A study to test the use of Tablet PCs in the classroom showed that the computers had no effect on grades and that the student users had...
A study to test the use of Tablet PCs in the classroom showed that the computers had no effect on grades and that the student users had bad experiences with the technology, according to The Telegraph in Macon, Ga.
The study set out to test whether high-tech devices helped students at Houston County High School, in Warner Robins, Ga., improve academically, according to the article. Twenty-eight freshmen were given Tablet PCs, which were developed by Microsoft, in 2003, and their performance was monitored over the course of the school year.
The students said the Tablets helped them organize their homework better and send things to teachers more easily. Also, the multimedia projects they turned in were more sophisticated.
Most Read Stories
- No more flying with reindeer: Unique Alaska planes to retire VIEW
- ‘No more agriculture in Puerto Rico,’ a farmer laments
- Seattle to spend $177M on new streetcar line amid questions about ‘unrealistic’ revenue, rider projections
- Boeing’s next all-new jet moves closer to reality
- A daring betrayal helped wipe out Cali cocaine cartel
The project had design problems, however. Teachers didn’t receive enough training on the machines at the beginning, and students — allowed to download software onto the Tablet PCs — were caught so often having online chats or browsing the Web during class that teachers moved to the back of the room in order to see the screens.
The machines also had no backup batteries and would be drained of power by midday. And one or two Tablets would need repairs each week.
John Chapple, CEO of Kirkland-based Nextel Partners, found himself in Panama City Beach, Fla., this month addressing a crowd of more than 700 wearing a T-shirt emblazoned with the phrase “1.4 percent.”
About 3 percent of all broadband subscribers — about 4.5 million worldwide — are expected to be using WiMax wireless access by 2009.
The occasion? Chapple was awarding a free trip to one of his call center’s best performers and rallying the troops to meet this year’s goals. One of those goals is retaining customers, or keeping churn down to 1.4 percent.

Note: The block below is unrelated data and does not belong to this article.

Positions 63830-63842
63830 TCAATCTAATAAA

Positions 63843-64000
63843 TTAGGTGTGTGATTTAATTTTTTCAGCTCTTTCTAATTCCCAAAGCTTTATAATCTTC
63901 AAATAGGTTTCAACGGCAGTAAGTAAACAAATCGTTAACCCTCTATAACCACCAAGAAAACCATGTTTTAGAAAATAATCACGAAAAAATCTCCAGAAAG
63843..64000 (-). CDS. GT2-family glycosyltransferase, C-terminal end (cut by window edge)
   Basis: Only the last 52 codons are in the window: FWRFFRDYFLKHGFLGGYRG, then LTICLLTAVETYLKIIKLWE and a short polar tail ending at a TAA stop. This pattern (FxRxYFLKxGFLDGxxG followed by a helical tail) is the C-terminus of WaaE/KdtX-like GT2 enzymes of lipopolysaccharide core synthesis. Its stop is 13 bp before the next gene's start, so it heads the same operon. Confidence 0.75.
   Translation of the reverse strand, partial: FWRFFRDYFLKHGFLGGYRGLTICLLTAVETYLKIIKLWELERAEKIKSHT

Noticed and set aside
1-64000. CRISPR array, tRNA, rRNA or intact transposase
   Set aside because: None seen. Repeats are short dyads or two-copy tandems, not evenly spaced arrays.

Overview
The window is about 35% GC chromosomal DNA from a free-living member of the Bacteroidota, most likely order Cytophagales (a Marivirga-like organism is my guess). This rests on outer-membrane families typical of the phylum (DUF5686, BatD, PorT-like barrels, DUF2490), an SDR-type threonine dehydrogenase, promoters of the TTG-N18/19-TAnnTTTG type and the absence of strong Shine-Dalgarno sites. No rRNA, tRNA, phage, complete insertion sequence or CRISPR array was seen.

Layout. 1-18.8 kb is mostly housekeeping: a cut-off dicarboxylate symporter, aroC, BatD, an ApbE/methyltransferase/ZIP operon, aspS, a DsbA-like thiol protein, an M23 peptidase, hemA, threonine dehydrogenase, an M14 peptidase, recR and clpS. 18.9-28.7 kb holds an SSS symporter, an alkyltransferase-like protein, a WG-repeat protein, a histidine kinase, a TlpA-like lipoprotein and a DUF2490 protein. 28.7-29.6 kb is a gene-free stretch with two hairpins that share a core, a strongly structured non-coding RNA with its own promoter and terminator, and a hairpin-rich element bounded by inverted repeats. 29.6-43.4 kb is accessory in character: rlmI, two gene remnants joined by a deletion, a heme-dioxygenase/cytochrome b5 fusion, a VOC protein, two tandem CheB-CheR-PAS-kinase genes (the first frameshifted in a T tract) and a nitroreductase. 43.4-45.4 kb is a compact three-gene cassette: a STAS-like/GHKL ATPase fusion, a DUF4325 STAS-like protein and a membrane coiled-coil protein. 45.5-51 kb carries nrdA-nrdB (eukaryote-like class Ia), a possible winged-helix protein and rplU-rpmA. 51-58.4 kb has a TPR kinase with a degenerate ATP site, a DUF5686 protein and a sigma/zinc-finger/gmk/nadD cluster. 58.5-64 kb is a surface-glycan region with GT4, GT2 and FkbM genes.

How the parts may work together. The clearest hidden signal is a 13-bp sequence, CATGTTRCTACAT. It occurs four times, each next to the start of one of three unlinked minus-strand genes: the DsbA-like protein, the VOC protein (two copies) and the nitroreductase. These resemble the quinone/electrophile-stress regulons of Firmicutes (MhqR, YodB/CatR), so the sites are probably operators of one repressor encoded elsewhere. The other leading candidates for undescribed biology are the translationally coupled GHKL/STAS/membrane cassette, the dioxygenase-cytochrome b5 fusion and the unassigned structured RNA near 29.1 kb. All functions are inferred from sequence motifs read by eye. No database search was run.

The visit seemed to have an additional urgency, given that Nextel Partners, which offers Nextel-branded services in small and rural markets, might be swallowed up in the proposed merger between Sprint and Nextel Communications. If that happens, Nextel Partners shareholders could vote to require Nextel, which owns 32 percent of Nextel Partners, to buy the rest of the company.
“I was reinforcing the point that let’s keep doing what we are doing,” Chapple said. “We will see what happens.”
Not even “Half”
Ouch! Microsoft‘s “Halo 2” game got only one nomination for this year’s Game Developer’s Choice Awards, a prestigious event in the video-game industry. “Halo 2” was nominated in the category for best audio.
Quite a different story for “Half-Life 2,” released last year by Bellevue’s Valve Software, which dominated the nominations with nods in the best game, character design, game design, technology, visual arts and writing categories. Other nominees for best game include “Grand Theft Auto: San Andreas,” “Katamari Damacy” and “World of Warcraft.”
Members of the International Game Developers Association will vote on the winners, which will be announced March 9 at the Game Developers Conference.
What’s frog in French?
Seattle-based Blue Frog Mobile is suing French media company Lagardere Active North America for using Blue Frog’s trademarked phrases — “Get some bling in your ring” and “The hook up” — in ads.
Blue Frog also wants a judge to deny Lagardere’s request to trademark the phrase “bling tones,” which Blue Frog uses in reference to some of its ringtones.
Blue Frog’s announcement of the lawsuit includes a quotation in French from the company’s chief executive, Ron Erickson. “C’est quoi le probleme? Ils n’aiment pas les grenouilles bleues?” We think that means, “Stay away from my bling, or else!”
Download, a column of news bits, observations and miscellany, is gathered by The Seattle Times technology staff. We can be reached at 206-464-2265 or firstname.lastname@example.org.